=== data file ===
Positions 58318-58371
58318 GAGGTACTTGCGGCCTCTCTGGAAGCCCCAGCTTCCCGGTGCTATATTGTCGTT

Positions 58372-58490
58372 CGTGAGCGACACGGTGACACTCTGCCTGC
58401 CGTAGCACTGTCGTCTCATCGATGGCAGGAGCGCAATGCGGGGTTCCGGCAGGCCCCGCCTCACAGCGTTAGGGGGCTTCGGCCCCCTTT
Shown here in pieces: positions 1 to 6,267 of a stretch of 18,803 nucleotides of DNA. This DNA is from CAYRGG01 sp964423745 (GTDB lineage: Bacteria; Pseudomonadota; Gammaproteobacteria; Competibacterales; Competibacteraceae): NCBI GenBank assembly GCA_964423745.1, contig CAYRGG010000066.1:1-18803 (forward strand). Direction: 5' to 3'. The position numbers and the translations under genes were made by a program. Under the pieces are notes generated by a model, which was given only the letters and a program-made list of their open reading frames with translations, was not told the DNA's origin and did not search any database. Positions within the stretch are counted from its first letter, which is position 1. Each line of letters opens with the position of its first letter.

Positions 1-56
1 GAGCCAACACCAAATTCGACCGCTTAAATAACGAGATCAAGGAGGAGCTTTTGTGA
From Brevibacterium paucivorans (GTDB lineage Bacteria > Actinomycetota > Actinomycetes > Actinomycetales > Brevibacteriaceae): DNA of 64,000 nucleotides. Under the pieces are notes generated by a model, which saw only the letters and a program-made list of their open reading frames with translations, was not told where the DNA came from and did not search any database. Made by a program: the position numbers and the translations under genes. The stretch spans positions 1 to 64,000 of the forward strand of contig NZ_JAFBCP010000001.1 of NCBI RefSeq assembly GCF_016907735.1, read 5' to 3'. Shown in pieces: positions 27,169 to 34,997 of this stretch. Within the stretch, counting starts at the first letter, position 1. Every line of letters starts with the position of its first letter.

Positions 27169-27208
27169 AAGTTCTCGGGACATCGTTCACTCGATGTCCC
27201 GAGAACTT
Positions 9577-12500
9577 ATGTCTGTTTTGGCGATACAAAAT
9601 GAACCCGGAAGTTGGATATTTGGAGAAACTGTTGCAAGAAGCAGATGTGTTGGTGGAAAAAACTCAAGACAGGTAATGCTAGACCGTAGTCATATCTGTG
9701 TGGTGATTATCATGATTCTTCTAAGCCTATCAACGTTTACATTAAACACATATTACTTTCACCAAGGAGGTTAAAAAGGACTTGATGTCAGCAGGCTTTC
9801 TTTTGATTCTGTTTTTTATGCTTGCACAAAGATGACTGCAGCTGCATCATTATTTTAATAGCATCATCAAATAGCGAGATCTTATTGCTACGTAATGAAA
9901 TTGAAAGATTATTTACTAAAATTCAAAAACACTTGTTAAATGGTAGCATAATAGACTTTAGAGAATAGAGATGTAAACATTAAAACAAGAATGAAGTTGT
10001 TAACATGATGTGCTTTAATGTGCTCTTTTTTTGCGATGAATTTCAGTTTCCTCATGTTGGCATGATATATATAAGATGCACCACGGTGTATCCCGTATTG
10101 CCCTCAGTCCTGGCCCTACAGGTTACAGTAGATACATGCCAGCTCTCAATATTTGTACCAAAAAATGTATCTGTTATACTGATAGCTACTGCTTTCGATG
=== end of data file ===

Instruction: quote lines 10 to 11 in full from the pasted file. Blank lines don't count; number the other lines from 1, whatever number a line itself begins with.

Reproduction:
Positions 27169-27208
27169 AAGTTCTCGGGACATCGTTCACTCGATGTCCC